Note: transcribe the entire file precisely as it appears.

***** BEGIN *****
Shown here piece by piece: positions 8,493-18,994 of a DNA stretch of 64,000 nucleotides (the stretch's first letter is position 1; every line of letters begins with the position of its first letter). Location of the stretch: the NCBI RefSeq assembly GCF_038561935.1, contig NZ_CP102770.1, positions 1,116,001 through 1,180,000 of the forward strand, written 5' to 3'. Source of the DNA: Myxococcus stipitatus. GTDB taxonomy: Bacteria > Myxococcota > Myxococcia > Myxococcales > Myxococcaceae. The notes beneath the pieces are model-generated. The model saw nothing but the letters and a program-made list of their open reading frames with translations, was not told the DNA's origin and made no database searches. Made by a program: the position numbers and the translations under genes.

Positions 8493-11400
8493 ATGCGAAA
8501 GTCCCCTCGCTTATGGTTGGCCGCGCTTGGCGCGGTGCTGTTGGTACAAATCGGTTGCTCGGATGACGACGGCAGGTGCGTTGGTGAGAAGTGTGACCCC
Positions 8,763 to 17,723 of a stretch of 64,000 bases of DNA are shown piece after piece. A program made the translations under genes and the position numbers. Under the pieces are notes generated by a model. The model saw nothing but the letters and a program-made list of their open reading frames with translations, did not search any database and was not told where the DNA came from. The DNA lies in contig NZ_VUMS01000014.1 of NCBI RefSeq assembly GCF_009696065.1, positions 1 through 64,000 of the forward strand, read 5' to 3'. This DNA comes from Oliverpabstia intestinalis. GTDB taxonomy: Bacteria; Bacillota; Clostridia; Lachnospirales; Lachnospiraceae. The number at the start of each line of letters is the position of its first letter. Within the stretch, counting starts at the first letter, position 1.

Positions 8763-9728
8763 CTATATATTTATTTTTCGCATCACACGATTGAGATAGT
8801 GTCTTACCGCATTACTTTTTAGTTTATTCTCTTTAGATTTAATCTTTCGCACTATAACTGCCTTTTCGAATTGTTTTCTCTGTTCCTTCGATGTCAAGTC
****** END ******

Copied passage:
Shown here piece by piece: positions 8,493-18,994 of a DNA stretch of 64,000 nucleotides (the stretch's first letter is position 1; every line of letters begins with the position of its first letter). Location of the stretch: the NCBI RefSeq assembly GCF_038561935.1, contig NZ_CP102770.1, positions 1,116,001 through 1,180,000 of the forward strand, written 5' to 3'. Source of the DNA: Myxococcus stipitatus. GTDB taxonomy: Bacteria > Myxococcota > Myxococcia > Myxococcales > Myxococcaceae. The notes beneath the pieces are model-generated. The model saw nothing but the letters and a program-made list of their open reading frames with translations, was not told the DNA's origin and made no database searches. Made by a program: the position numbers and the translations under genes.

Positions 8493-11400
8493 ATGCGAAA
8501 GTCCCCTCGCTTATGGTTGGCCGCGCTTGGCGCGGTGCTGTTGGTACAAATCGGTTGCTCGGATGACGACGGCAGGTGCGTTGGTGAGAAGTGTGACCCC
Positions 8,763 to 17,723 of a stretch of 64,000 bases of DNA are shown piece after piece. A program made the translations under genes and the position numbers. Under the pieces are notes generated by a model. The model saw nothing but the letters and a program-made list of their open reading frames with translations, did not search any database and was not told where the DNA came from. The DNA lies in contig NZ_VUMS01000014.1 of NCBI RefSeq assembly GCF_009696065.1, positions 1 through 64,000 of the forward strand, read 5' to 3'. This DNA comes from Oliverpabstia intestinalis. GTDB taxonomy: Bacteria; Bacillota; Clostridia; Lachnospirales; Lachnospiraceae. The number at the start of each line of letters is the position of its first letter. Within the stretch, counting starts at the first letter, position 1.

Positions 8763-9728
8763 CTATATATTTATTTTTCGCATCACACGATTGAGATAGT
8801 GTCTTACCGCATTACTTTTTAGTTTATTCTCTTTAGATTTAATCTTTCGCACTATAACTGCCTTTTCGAATTGTTTTCTCTGTTCCTTCGATGTCAAGTC